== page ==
Topics

Valuable 12AX7 and all this audio foo foo.


dhuster@...
 

Methinks the tops of my boots are needing a few more inches to clear
the effluent which is building.

Ain't no way the human sense of hearing has the bandwidth or the
dynamic range that even modest test equipment has. There is not a
doubt in my mind that I could write up a page of pure fiction
(including some references to Atlantis and perturbences in the orbit
of Io) and be able to sell my own homemade capacitors (I think that
Saran wrap and aluminum foil will do nicely) and homemade speaker
wire (I think that braiding some Solder Wick with spark plug wire may
do the trick) and sell these items for fantastic amounts of money to
Golden-Eared audio enthusiasts. Easily. It wouldn't be honest, but
sometimes when I read all the ads, it appears that this crowd doesn't
want honesty.

Audio is so darned subjective that no one person can say what's
right. More of my opinion (and that's exactly what it is) should be
showing up in the October 2001 installment of "Q & A"
in "Poptronics". I'll gladly put my 12AX7's on the block. Lessee,
here's the ad copy:

"Specially burned in for smooth audio quality without the sharp edges
one experiences with all new tubes. The lettering on the glass has
been removed to improve the transparency of the sound. Tubes with
specially-rounded exhaust nipples available upon special order."

Dean


Stan or Patricia Griffiths <w7ni@...>
 

I am with Dean on this one. There is a special process called "double-blind
testing" where these sorts of claims can be debunked. If I understand it
right, double-blind testing amounts to the listener not knowing what
configuration he is listening to and being required to choose between "A" and
"B" a LOT of times, enough to get a pretty good statistical picture of
whether things like tube brands, oxygen free speaker wire, and precision
capacitors REALLY make a difference you can hear. Most audio nuts that I
know REFUSE to submit to double-blind tests . . . and I think we ALL know why
. . .

Stan
w7ni@easystreet.com

dhuster@pb.k12.mo.us wrote:

Methinks the tops of my boots are needing a few more inches to clear
the effluent which is building.

Ain't no way the human sense of hearing has the bandwidth or the
dynamic range that even modest test equipment has. There is not a
doubt in my mind that I could write up a page of pure fiction
(including some references to Atlantis and perturbences in the orbit
of Io) and be able to sell my own homemade capacitors (I think that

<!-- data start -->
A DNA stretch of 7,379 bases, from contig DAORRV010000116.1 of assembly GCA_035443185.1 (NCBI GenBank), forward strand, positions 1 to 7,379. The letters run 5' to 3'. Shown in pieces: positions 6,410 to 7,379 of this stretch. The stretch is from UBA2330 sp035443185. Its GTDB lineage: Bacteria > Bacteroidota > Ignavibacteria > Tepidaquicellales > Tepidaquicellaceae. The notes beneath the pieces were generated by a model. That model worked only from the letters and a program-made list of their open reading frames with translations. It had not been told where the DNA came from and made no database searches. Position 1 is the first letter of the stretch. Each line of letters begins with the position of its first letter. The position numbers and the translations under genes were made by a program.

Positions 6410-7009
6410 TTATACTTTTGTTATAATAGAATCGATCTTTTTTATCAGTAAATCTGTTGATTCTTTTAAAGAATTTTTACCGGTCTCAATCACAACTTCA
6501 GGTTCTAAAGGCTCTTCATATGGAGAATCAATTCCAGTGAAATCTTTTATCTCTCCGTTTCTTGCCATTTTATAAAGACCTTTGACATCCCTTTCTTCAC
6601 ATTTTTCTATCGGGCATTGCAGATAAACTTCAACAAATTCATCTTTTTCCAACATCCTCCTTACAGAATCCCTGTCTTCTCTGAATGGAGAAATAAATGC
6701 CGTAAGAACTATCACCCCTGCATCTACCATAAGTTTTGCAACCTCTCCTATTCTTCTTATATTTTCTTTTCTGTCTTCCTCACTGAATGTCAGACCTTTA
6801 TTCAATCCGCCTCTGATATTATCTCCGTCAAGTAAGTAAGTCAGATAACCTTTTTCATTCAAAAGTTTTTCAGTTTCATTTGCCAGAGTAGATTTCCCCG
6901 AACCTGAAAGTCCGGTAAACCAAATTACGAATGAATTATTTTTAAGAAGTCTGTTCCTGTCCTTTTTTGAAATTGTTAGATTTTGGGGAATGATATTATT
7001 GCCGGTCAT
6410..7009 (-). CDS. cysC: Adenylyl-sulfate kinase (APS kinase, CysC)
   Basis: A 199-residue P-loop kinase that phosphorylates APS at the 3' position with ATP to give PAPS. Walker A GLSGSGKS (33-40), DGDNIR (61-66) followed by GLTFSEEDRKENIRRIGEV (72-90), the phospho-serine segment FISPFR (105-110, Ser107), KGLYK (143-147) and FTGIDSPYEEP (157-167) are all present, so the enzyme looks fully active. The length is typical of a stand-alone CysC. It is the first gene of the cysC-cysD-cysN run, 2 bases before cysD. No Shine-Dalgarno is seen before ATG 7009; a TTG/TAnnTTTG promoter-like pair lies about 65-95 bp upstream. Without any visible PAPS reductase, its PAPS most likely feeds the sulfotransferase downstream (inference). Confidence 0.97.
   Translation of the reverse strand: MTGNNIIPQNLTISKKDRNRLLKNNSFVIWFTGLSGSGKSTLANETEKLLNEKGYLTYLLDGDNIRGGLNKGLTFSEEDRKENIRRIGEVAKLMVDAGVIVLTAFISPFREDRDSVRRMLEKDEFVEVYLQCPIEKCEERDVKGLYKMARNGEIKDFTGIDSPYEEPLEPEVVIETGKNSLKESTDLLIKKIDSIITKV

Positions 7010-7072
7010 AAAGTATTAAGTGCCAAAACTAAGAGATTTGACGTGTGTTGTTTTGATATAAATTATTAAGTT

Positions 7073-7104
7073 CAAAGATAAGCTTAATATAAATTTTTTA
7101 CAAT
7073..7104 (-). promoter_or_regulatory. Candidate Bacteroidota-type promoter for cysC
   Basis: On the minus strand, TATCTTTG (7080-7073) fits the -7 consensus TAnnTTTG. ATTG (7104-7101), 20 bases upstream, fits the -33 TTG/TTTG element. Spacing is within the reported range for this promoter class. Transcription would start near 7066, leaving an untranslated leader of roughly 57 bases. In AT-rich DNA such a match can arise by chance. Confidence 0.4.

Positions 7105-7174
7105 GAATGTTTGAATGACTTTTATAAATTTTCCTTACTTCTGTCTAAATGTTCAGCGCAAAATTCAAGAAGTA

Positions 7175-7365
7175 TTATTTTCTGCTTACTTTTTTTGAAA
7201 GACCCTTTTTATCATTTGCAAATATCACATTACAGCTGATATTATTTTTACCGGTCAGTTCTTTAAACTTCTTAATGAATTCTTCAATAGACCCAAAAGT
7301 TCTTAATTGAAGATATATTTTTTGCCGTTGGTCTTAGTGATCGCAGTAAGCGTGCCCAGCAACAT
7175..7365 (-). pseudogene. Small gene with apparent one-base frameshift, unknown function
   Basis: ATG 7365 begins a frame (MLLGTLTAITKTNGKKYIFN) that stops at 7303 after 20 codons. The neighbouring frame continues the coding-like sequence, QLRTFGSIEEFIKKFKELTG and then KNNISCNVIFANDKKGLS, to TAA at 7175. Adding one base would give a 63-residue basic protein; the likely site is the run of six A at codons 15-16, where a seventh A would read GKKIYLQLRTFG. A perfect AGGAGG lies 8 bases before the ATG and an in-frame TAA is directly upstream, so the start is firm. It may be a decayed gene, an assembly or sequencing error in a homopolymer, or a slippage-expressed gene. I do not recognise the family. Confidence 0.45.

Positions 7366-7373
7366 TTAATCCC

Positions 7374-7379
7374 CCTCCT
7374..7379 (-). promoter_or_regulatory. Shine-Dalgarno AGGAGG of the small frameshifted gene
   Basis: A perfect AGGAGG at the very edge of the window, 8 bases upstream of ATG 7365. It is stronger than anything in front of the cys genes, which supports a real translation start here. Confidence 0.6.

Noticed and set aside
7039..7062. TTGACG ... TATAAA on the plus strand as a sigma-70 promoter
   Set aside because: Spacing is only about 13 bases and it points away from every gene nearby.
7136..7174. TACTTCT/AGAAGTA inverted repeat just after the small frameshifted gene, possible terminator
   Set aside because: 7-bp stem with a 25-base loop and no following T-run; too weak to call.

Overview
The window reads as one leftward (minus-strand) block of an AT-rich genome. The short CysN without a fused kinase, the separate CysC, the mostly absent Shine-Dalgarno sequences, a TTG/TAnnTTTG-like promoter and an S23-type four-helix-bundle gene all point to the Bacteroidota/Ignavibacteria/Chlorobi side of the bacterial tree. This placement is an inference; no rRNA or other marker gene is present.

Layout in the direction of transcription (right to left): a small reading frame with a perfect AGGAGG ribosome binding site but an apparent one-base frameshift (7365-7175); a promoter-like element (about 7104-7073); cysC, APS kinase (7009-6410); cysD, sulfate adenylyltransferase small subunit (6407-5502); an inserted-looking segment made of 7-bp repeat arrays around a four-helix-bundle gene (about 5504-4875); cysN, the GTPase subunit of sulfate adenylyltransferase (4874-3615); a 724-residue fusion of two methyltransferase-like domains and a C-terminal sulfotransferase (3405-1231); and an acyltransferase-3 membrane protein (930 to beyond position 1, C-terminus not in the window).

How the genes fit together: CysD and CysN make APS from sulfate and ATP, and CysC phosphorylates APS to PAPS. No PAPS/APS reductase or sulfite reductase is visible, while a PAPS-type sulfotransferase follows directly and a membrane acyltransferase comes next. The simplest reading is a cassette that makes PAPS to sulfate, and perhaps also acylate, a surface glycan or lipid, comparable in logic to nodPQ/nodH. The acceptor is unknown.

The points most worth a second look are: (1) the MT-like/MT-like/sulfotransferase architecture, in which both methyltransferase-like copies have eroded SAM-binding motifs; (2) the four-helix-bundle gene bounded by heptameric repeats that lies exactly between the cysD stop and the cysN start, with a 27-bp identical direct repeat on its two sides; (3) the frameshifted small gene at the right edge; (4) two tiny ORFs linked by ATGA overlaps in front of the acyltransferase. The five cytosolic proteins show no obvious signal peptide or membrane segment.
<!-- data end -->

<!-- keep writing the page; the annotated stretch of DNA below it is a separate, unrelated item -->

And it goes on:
Saran wrap and aluminum foil will do nicely) and homemade speaker
wire (I think that braiding some Solder Wick with spark plug wire may
do the trick) and sell these items for fantastic amounts of money to
Golden-Eared audio enthusiasts. Easily. It wouldn't be honest, but
sometimes when I read all the ads, it appears that this crowd doesn't
want honesty.

Audio is so darned subjective that no one person can say what's
right. More of my opinion (and that's exactly what it is) should be
showing up in the October 2001 installment of "Q & A"
in "Poptronics". I'll gladly put my 12AX7's on the block. Lessee,
here's the ad copy:

"Specially burned in for smooth audio quality without the sharp edges
one experiences with all new tubes. The lettering on the glass has
been removed to improve the transparency of the sound. Tubes with
specially-rounded exhaust nipples available upon special order."

Dean

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europachris@...
 

Dean, not to get into a big debate here, but there are lots of things going on that test gear cannot measure. I agree with you, as I am an engineer, and I say "speak with data". But, I've listened to solid state amps that measured .001% distortion that drove me from the room and then listened to a single ended tube amp, no feedback, that had 1.5% distortion that had me dancing like a fool.

The ear is a funny thing, and engineering cannot explain it. Measurements of steady state tones tell us one thing, but how an amp reacts in a dynamic time domain is totally different. Amps clip a large percent of the time, and how the amp clips has a lot to do with sound. A graceful clip from a tube amp with no feedback sounds better than the hard clip of a transistor amp with huge amounts of feedback.